Based on characters from the short story “The Scheme of Things” by influential short story writer and essayist Charles D'Ambrosio, Kirsten and Lance is a breathless portrayal of two lost addicts learning how to turn their fraudulent scheme into a money-making venture. Competitive, testy, and, hopelessly wedded to each other, Kirsten and Lance decide to capitalize on the prevailing late-80s fear of urban decay, brought on by the since discredited 'war on drugs', by going door to door petitioning for donations for 'BAD', or 'Babies Addicted to Drugs', and pocketing the proceeds instead. But an unforeseen twist on their first visit to a suburban resident, involving Kirsten's nascent psychic abilities, yields an unexpected boon and, finally, a reckoning with the true terms of their relationship.
Directed by and starring actor, writer and musician Carlos Dengler, (of early Interpol fame), Kirsten and Lance is edited “Nicholas Roeg-style”, with constant overlapping scenes and dialogue, and jump cuts between time and space. Dengler said he “wanted to create a sixteen-minute encounter with timelessness, an attempt to replicate the nature of memory and consciousness, but also maintain stakes for the characters actions.” Dengler scores the film, as well, with a light touch, using a simple piano motif carefully placed during key moments of action.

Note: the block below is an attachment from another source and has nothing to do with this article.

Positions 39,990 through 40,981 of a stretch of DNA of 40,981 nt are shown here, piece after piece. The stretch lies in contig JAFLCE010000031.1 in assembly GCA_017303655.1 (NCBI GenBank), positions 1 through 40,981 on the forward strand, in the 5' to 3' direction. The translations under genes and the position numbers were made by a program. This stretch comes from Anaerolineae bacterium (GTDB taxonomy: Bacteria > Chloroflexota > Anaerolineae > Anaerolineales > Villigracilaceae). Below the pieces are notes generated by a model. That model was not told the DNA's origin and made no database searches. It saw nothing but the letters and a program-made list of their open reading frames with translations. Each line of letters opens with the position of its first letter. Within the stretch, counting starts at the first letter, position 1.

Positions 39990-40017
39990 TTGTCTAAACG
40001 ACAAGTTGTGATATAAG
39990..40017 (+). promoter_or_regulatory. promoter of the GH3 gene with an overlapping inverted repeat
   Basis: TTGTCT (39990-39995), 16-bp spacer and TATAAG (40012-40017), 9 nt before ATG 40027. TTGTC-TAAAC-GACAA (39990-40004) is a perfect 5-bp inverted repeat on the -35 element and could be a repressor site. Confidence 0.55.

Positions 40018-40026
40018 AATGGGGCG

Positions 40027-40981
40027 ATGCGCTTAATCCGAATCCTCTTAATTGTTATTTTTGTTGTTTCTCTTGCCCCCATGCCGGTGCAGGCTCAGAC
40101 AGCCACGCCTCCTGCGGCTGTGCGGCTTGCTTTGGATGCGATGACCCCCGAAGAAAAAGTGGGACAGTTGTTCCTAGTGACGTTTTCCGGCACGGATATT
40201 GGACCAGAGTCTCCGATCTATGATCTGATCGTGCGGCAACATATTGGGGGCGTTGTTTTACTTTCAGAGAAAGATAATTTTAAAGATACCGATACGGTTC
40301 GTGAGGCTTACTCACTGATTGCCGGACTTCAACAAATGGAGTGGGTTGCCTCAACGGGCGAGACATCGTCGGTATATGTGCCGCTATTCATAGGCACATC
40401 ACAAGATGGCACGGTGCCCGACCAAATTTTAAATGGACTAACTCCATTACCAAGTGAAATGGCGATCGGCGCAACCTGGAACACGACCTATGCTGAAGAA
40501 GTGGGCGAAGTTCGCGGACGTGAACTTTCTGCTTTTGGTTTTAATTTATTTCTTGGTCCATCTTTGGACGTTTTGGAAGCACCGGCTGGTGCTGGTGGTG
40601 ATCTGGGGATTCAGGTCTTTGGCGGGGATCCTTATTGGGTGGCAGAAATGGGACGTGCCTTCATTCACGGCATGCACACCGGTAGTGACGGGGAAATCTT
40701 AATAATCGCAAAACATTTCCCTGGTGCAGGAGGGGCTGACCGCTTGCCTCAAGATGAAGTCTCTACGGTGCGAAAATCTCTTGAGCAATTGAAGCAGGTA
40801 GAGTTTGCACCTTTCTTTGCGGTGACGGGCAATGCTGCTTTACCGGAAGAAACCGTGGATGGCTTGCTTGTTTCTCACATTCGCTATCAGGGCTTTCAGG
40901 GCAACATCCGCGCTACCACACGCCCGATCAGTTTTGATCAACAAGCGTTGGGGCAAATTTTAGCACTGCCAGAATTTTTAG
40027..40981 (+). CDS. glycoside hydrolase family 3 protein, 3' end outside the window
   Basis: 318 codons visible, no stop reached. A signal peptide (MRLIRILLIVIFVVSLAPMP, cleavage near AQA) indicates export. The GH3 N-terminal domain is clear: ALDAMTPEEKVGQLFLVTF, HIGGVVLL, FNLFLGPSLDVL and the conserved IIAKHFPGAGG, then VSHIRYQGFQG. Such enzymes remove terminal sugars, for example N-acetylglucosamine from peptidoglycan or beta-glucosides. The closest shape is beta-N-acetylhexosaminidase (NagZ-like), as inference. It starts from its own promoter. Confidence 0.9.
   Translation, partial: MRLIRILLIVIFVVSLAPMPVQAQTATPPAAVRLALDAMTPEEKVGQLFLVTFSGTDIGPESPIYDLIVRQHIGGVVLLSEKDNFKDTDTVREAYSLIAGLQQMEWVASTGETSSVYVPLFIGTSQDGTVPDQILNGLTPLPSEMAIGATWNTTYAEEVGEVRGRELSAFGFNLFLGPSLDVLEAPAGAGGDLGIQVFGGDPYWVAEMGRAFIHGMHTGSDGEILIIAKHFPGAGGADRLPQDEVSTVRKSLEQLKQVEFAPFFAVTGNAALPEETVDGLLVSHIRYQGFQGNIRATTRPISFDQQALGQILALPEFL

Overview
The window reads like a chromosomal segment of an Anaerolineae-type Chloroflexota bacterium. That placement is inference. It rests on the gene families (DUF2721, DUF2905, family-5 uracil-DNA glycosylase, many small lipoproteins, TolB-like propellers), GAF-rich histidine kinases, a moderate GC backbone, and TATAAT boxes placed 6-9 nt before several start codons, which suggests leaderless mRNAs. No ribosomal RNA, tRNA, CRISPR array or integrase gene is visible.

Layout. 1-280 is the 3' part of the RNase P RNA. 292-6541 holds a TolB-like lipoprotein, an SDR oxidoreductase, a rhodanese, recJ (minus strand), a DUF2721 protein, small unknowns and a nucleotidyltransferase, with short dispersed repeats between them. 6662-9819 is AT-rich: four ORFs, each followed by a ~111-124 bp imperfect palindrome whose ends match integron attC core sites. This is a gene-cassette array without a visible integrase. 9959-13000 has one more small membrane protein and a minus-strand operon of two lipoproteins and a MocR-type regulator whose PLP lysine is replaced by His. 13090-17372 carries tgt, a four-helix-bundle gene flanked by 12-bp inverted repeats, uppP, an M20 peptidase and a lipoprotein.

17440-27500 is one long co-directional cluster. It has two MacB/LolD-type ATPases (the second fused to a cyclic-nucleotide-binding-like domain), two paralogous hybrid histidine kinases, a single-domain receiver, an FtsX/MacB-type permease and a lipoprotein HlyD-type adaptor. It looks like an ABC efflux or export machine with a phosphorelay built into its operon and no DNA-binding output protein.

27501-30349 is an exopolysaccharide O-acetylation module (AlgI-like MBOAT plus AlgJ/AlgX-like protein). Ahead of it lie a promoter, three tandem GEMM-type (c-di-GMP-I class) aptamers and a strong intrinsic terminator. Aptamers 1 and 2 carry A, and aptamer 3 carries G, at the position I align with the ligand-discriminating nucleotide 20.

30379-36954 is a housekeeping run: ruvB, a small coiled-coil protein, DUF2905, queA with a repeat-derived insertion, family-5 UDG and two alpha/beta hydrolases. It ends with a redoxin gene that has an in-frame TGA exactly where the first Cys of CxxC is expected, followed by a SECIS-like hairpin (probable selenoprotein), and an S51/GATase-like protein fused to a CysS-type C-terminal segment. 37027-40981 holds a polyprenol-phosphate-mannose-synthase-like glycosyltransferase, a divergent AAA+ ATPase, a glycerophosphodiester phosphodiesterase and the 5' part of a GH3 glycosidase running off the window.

”For some reason I’m obsessed with the color scheme of film from the 70s and 80s. I want to go very far with that, and play with that natural, antique patina, from the Kodak era. I also love coarse, brittle audio that’s recorded straight from a boom which brings in a lot of that old-timey room ambience. These days, with the power of digital, it’s rare to see movies with mistakes in them. It’s so easy to ‘fix them in post’ as they say. But I think we’ve lost something in all of that so, while I certainly did things that could only be done with computers, such as with the editing style, I wanted to keep a lo-fi, DIY aesthetic, a kind of 'scrappy', Casavettes-like look. I think when you mix it with the sort of hyper-kinetic digital editing it creates a unique hybrid of old and new.”
Watch an excerpt here below: